The height of the scar would depend on how much laxity your skin had. I expect that when the swelling settles down you may feel better about the incision. The dog ear on your left may improve or can be easily revised as well as the lowering of the scar somewhat. Never is the umbilicus exactly in the middle but from these photo's it appears that it may be be slightly to the right. These issues should be frankly discussed with your surgeon.
Incision Too High? Dog Ear?
The incision is higher than some, and there is a small dog ear on the left. The dog ear has a good likelihood of resolving as healing progresses over the next months. I don't see enough landmarks to comment on the navel position. The incision is not going to move. Your questions would be best addressed to your surgeon.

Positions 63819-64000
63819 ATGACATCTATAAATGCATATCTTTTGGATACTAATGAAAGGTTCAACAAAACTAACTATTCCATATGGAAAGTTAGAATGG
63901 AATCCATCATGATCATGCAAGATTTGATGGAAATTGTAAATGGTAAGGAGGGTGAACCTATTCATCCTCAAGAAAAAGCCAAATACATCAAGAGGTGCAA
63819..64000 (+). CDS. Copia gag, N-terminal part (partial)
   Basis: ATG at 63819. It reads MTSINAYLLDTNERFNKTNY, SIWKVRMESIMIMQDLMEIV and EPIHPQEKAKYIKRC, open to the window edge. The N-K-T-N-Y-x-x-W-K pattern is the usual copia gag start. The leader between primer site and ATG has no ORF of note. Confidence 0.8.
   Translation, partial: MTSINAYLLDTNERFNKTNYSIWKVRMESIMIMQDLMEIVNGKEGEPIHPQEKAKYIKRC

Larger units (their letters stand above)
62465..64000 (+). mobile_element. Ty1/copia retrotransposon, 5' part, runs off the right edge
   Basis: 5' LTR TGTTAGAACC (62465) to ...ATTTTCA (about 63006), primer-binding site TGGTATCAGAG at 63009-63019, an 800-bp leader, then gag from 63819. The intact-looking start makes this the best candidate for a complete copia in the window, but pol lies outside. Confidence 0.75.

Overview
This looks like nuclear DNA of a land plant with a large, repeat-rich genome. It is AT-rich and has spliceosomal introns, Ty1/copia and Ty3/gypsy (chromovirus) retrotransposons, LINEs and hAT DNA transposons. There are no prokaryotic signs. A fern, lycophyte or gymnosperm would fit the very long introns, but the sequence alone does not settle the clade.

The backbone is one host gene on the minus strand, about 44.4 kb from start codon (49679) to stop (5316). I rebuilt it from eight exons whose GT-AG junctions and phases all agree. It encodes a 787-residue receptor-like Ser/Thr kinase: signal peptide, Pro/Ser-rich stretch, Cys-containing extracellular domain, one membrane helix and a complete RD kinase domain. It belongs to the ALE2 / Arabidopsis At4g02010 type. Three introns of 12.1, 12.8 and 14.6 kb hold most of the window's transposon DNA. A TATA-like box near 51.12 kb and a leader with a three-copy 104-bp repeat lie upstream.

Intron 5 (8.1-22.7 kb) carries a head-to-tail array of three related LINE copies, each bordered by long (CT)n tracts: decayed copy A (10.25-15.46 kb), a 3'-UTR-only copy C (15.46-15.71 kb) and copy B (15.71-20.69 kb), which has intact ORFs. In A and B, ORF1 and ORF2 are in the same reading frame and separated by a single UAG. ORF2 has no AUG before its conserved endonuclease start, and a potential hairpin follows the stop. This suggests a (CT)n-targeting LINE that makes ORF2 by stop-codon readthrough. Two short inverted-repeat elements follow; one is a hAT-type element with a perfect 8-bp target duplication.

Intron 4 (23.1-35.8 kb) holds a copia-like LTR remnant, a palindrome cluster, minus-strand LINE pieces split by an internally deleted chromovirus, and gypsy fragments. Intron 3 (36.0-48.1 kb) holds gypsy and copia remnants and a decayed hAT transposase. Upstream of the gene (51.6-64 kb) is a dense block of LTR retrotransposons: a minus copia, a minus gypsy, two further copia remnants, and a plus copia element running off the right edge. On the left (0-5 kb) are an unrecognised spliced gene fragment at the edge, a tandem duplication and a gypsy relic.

Thank you for your questions, and for the attached photos. Best wishes. Do continue follow up with your surgeon.
Placement of the incision for an abdominoplasty is dependent, to some degree, on your aesthetic goals and your physician's recommendations. I generally favor a low scar as this is more easily hidden and is aesthetically more attractive. However, placement of the scar in a lower location increases the likelihood that you will have a small vertical incision at the site of release of your navel. I also find that creating a gently upward slope to the sides of the incision reduces the frequency of dog ears. Overall, I think time will reveal that you have a good result although you may need to have a small revision of the left side of the incision. Follow up with your surgeon to make sure you achieve the best result possible.